Placing central venous cathethers, whether under ultrasound guidance or based off of your landmarks can be difficult and still prone to many complications. With the increased use and now standard of care for placing central lines with ultrasound guidance you would think we are immune to the “catastrophic” complication of an inadvertent arterial cannulation. But does ultrasound make us infalliable? Are there other methods that we can use to confirm venous placement of these large catheters?
Traditionally, we have looked at the color and pulsatility of blood coming from the needle hub before placement of the guidewire, but as you can imagine this is known to not be the most reliable; most of us aren’t going to go through the hassle of checking a blood gas off that blood either.
Troianos et al. found that ultrasound guidance reduced the incidence of arterial puncture from 8.4% down to 1.4% during attempted IJV cannulation. That’s great that it decreased the incidence, but when looking at the complications such as airway obstruction, hemothorax, pseudoaneurysms, AV fistulas and stroke, 1.4% is not something to sneeze at. So, keep in mind that although it does reduce the frequency of arterial puncture, it does not eliminate it entirely!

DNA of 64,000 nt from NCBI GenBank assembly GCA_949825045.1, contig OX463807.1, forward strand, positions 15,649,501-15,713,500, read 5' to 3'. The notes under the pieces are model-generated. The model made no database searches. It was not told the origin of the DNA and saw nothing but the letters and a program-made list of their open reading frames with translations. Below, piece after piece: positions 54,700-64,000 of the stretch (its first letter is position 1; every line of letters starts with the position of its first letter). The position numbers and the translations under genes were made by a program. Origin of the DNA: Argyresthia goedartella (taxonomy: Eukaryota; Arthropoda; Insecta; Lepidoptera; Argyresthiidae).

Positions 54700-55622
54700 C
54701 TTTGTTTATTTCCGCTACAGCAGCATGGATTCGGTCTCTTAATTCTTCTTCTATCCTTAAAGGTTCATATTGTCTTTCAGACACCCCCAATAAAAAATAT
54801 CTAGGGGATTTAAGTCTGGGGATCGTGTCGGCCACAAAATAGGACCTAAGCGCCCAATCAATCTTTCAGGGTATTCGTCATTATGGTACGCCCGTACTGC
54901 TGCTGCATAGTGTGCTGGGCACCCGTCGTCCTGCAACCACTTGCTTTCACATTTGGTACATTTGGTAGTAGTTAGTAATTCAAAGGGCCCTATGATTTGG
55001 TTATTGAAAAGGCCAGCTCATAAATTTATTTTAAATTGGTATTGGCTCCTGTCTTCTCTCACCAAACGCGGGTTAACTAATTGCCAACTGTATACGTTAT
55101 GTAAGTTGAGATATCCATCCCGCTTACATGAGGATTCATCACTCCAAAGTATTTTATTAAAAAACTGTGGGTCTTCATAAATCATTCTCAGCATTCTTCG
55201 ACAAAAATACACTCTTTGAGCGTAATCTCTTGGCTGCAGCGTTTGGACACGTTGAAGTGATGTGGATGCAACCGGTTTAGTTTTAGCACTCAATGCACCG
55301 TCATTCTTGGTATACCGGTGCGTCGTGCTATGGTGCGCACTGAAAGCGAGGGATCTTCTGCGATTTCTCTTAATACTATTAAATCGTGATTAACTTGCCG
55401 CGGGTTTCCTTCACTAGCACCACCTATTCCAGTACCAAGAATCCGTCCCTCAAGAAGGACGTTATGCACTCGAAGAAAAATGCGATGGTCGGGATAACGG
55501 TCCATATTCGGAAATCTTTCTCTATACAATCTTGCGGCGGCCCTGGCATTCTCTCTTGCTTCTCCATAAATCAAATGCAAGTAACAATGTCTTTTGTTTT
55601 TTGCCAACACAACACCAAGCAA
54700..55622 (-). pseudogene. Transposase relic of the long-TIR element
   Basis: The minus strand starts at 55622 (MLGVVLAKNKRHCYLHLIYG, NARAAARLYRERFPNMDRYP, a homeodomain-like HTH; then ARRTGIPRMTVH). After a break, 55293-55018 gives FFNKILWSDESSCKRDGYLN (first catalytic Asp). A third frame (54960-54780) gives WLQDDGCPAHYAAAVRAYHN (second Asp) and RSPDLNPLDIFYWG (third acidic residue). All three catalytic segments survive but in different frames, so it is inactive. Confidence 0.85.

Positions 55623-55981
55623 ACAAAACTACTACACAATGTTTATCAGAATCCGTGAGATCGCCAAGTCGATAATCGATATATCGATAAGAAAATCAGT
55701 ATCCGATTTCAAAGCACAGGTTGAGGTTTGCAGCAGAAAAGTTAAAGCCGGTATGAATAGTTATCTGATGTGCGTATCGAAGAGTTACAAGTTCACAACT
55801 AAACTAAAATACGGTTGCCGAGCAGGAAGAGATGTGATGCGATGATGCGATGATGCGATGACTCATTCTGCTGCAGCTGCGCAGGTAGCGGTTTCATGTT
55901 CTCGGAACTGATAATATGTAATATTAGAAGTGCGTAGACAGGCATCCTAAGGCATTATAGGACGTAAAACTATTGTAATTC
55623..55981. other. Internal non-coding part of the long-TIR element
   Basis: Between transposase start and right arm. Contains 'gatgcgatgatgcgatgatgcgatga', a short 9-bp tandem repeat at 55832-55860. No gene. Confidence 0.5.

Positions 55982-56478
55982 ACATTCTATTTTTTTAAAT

Despite the use of dynamic ultrasound guidance, there are still numerous reports of arterial placement of large bore catheters due to a couple reasons: 1. The needle tip may not be seen in the same plane of the ultrasound and confused with the shaft of the needle. 2. The needle may be in the vein, but the needle may move into the artery during placement of the guidewire after most of us have abandoned the ultrasound visualization. Ideally, after the guidewire is placed we should make it a habit to confirm the guidewire is in the vein before dilating the vessel.
Management of Arterial Cannulation
Despite our best efforts and even the most astute ultrasonographer there is always the potential for an inadvertent arterial cannulation, but what do we do once we have figured that out?
Option 1: Just old fashioned PULL AND PRESSURE: essentially this is exactly as it sounds. You pull out the catheter and apply pressure, just like any other line that is being removed. This is probably most reasonable for femoral artery cannulations, but there still remains a possibility of false aneurysms and AVF as late as 2 weeks after removal with the pull and pressure technique. Pull and pressure isn’t supposed to be used for carotid or subclavian arterial cannulations. One convincing piece of evidence is that there is an immediate stroke risk of 5.6% after removing carotid cannulations with this technique. Of 11,874 internal jugular vein cannulations, 20 ended up being carotid artery cannulations. 19 of these 20 were removed using the pull and pressure technique; six patients suffered complications and two of the patients died.
Option 2: Surgical ENDOVASCULAR repair: The more preferable method, especially for removal of carotid and subclavian arterial cannulations, is to involve our vascular surgeon colleagues. Just leave the line secured to the neck and get them involved. Some are going to request a formal ultrasound of the carotid or even sometimes a CT angio of the neck to check for extravasation, pseudoaneurysms, AVF and the location of the catheter.
Key points to remember
Post by: Dr. Yenis Paez-Perez, DO